note: entire contents copyright 2004 by Beverly Creasey
First of all, thanks to ZEITGEIST for bringing us three years of cutting edge theater relevant to the zeitgeist of our troubled times: plays like CHAIN, BEE-LUTHER-HATCHEE and IN THE BLOOD.
POPCORN, their current offering, inspired by Oliver Stone’s “Natural Born Killers,” is not everyone’s cup of tea. (I like my tea a lot milder.) Playwright Ben Elton addresses the contentious question: Is an artist (a film director, for instance) responsible if a copy cat criminal murders real people? Stone, in fact, was sued by the victims of a young couple who went on a crime spree after twenty viewings of “Natural Born Killers.”
Despite the obvious references to Oliver Stone, POPCORN struck me as a replay of Charles Manson’s murderous assault on Terry Melcher’s Hollywood mansion thirty years ago. Manson and his “family” slaughtered everyone in the house, including director Roman Polansky’s pregnant wife, Sharon Tate. So I’m asking the question: Can a play about cold-blooded killers be a comedy?
Elton swings from serious thriller mode to tongue-in-cheek satire to screwball comedy so quickly that I couldn’t get my bearings. And I couldn’t laugh when someone was shot…even if the person was more worried about her make-up than the gun. I’m sure you can strike a balance of ‘comic’ and ‘serious’ but Elton hasn’t achieved it in POPCORN. He writes some funny stuff in the beginning for the director who’s been nominated for an Academy Award, then the clever ‘satire’ departs when the killers arrive.
Speaking of ‘funny,’ the funniest line in the play is lifted from Sergio Leone’s “The Good, the Bad and the Ugly.” Come to think of it there’s a funny movie about life and death that’s well executed because the boundaries between comedy and tragedy are firmly drawn. It’s funny but never silly. That famous line: A gunman seems to have the drop on “Tuco” Benedicto Pacifico Juan Maria Ramirez (Eli Wallach) because Tuco is taking a bath. The foolish gunman starts to chew out Tuco for ruining his life when Tuco shoots him with a pistol that emerges from the soapy water. Tuco says: “If you’re gonna talk, talk, If you’re gonna shoot, shoot.”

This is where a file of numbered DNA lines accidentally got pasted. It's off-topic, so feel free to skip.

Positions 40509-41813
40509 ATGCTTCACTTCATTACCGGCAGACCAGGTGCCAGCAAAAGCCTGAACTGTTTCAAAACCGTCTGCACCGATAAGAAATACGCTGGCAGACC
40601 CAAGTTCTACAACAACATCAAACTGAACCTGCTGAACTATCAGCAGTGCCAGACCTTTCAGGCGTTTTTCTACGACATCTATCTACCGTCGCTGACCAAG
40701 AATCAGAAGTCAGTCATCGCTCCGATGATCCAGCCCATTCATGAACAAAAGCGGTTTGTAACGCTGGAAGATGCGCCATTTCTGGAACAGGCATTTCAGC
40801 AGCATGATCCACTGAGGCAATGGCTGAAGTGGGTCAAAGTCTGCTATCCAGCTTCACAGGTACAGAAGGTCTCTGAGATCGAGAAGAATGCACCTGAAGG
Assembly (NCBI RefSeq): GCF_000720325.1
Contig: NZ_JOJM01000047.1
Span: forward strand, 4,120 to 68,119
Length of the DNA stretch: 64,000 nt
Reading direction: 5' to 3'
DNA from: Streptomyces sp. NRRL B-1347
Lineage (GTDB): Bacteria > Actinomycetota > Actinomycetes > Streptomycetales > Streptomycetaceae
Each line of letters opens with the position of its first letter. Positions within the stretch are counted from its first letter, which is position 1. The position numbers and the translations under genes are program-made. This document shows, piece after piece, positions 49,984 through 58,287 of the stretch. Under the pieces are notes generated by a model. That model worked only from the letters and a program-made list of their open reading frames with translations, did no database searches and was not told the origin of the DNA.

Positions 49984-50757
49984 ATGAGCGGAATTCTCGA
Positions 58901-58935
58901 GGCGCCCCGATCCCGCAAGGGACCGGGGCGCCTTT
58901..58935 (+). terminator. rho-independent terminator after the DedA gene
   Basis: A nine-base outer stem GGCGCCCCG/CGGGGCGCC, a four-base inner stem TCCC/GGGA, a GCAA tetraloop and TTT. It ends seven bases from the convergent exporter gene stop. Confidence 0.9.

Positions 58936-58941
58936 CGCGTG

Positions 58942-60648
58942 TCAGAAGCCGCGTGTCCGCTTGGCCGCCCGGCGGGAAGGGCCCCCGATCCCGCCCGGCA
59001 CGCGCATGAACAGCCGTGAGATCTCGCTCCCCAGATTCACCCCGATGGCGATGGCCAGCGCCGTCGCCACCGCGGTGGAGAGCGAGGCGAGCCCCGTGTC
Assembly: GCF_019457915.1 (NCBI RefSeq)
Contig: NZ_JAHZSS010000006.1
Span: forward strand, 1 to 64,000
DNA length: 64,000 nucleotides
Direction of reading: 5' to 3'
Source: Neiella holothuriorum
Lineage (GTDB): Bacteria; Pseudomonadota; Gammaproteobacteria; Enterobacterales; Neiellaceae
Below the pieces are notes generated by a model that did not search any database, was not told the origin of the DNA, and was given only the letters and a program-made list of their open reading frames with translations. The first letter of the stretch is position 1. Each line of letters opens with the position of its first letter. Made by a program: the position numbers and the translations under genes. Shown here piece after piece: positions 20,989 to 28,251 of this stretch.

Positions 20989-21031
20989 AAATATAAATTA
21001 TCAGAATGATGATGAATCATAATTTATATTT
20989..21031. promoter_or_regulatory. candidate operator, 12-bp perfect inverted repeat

Elton even includes an epilogue reiterating his question about moral responsibility. This, after every character, including the spaced out killers, has waxed philosophical about the influence of violent television and film. And why doesn’t someone think of braining the bad guy with that Oscar when he has his back turned…or when he leaves his moll in charge of the room? (It didn’t help that the night I saw POPCORN the actors kept dropping their guns.) OK Enough about Elton.
David Miller has put together a fine cast (and a gorgeous Hollywood “chic” black & white minimalist set). George Saulnier III disappears far too soon. I hoped against hope that Elton had taken a page from Ira Levin’s “Deathtrap” so that the cocky producer could re-emerge. Stephen Epstein perfectly captures the bravado of a movie director who wants to be thought of as a “maverick.” Caryn Andrea Lindsey portrays abject terror so convincingly I had trouble watching her quiver in the corner of the room. Jennifer Huth held her own walking that tightrope between caricature and heartfelt mother (no thanks to the playwright).
It’s a pity Naeemah A. White-Peppers didn’t have more to do after her impressive opening gambit. Jesse Soursourian and Susan Gross, as the natural born killers strut like wackos but Elton keeps them talking too long. “If you’re gonna talk, talk " etc. Chris Chanayasulkit and Richard Arum are a refreshing addition, as the news crew, stripped down to their civvies (cute costumes all around by Tracy Campbell, especially the American flag skirt for Gross).